Florence Isabel Bjelke-Petersen was the wife of Queensland’s longest serving and most controversial Premier and served as a Queensland Senator for twelve years, yet according to the blurb of her book Classic country wisdom: “Lady Flo shares her wealth of timeless hints in such domestic areas as cleaning, gardening, even grooming and etiquette, as well as what she’s most famous for – cooking.”
Classic country wisdom, published in 1994, followed two earlier books by “Lady Flo”, Classic country cooking (1992) and Classic country baking (1993), and consists of a collection of handy household hints interspersed with occasional anecdotes. The author of these books is listed as Lady Flo Bjelke-Petersen although technically, as wife of a knight, her correct title was Florence, Lady Bjelke-Petersen. Florence Gilmour was born in Brisbane in 1920 and grew up in New Farm. Her father was an accountant and company secretary and she attended New Farm State School and Brisbane Girls Grammar School. She didn’t move to country Kingaroy until after she married Joh Bjelke-Petersen in 1952.
In 1949 I became secretary to the Main Roads Commissioner, and my sister Margaret told me she didn’t think I’d ever be able to hold the job down as my memory wasn’t good enough. When I started work in the Commissioner’s office, I decided to write down all my messages in a notebook and when I completed each one, crossed them out. When I left the Main Roads and the Commissioner was speaking at a farewell function for me, what did he praise – my excellent memory!!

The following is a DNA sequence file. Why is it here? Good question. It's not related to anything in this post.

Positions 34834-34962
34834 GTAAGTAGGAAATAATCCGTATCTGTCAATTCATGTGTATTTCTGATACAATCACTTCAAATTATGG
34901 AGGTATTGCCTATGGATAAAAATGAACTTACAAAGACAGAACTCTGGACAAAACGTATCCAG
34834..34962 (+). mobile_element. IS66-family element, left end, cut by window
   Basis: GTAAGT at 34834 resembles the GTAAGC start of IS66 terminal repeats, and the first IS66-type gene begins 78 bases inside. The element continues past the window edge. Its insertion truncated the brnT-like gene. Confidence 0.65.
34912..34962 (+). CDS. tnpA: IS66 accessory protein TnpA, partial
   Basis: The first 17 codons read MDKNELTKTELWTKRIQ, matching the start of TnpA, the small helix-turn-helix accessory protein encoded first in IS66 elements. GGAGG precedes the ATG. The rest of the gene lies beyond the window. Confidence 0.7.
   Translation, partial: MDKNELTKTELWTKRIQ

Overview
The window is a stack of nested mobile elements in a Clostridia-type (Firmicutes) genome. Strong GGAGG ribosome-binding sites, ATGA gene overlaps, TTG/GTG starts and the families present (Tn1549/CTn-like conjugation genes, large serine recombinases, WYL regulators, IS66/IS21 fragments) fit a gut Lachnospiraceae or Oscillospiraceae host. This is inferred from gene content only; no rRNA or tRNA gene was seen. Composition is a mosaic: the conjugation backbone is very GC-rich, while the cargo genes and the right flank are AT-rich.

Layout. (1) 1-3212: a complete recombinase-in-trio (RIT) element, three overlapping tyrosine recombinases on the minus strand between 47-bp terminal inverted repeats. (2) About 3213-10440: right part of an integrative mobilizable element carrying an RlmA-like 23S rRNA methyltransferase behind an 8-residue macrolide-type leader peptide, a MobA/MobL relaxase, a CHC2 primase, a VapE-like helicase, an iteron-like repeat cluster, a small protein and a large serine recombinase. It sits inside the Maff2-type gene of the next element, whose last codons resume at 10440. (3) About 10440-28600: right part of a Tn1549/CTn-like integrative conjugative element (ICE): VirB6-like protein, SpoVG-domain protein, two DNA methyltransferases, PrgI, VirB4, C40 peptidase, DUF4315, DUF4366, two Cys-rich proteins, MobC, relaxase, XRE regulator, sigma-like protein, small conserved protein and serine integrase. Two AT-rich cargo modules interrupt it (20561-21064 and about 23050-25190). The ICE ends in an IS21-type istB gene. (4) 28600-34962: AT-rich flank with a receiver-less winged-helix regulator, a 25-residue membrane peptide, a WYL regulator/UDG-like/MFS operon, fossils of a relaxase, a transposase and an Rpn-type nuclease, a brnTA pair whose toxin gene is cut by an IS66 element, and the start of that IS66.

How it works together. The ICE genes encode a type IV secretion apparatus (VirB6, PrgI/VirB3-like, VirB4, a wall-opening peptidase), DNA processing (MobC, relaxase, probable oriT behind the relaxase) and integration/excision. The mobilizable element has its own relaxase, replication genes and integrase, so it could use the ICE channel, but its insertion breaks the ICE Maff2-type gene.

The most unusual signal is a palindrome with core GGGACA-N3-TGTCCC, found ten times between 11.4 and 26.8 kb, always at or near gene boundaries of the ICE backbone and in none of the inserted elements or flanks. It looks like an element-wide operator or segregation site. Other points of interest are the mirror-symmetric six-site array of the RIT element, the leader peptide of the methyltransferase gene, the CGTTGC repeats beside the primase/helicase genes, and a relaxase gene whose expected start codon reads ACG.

When Joh took me to dinner for the first time, he brought along his sister, Neta. I wasn’t sure if she was there as a chaperone but I must say we all had a lovely time. I was working as the Main Roads Commissioner’s Private Secretary and every year he received deputations in his office from Councils from around Queensland to ask for money to build roads in their areas, and I had to take shorthand notes of the interviews. Joh, as the local Member of Parliament, brought in deputations from the local authorites in the Barambah electorate in 1950. He tells people I caught his eye because I was bright and cheerful, and he eventually asked me had I ever been to Parliament. When I said I hadn’t, we went to Parliament on our first date! The engineers at the Main Roads who were at the deputations, told me ‘Florence, if he asks you to go out, you go, because he’s not married and has lots of money’. I accepted their advice but I always say that I didn’t get rid of his money, he did, when we went in for aerial spraying of brigalow scrub to help develop Queensland and we lost 16 planes in crashes in 11 years.
Florence, Lady Bjelke-Petersen died on 20 December 2017 after a short illness, at the age of 97. Sir Joh died in 2005, aged 94.
Simon Miller – Library Technician, State Library of Queensland